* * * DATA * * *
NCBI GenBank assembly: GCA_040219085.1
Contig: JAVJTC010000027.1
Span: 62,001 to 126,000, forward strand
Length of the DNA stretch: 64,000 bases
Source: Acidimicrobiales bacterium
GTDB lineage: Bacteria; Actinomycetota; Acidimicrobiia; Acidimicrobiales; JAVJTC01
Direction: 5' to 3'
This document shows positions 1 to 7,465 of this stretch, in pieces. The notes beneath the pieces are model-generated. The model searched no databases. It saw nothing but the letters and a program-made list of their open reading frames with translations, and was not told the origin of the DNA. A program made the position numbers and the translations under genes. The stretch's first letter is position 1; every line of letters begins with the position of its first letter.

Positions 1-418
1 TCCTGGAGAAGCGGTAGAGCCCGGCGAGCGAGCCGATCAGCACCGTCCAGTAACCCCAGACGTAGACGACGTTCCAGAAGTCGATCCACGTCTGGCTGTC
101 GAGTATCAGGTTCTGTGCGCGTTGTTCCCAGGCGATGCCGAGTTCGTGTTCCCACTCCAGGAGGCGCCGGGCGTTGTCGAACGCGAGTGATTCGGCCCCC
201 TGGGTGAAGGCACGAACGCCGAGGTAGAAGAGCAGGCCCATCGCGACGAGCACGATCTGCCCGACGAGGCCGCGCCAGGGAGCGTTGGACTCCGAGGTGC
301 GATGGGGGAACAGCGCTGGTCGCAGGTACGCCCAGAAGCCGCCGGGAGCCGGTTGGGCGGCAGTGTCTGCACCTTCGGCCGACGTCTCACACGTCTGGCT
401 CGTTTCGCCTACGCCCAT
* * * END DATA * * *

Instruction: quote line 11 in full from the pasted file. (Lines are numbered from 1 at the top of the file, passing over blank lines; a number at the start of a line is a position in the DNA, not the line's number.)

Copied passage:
101 GAGTATCAGGTTCTGTGCGCGTTGTTCCCAGGCGATGCCGAGTTCGTGTTCCCACTCCAGGAGGCGCCGGGCGTTGTCGAACGCGAGTGATTCGGCCCCC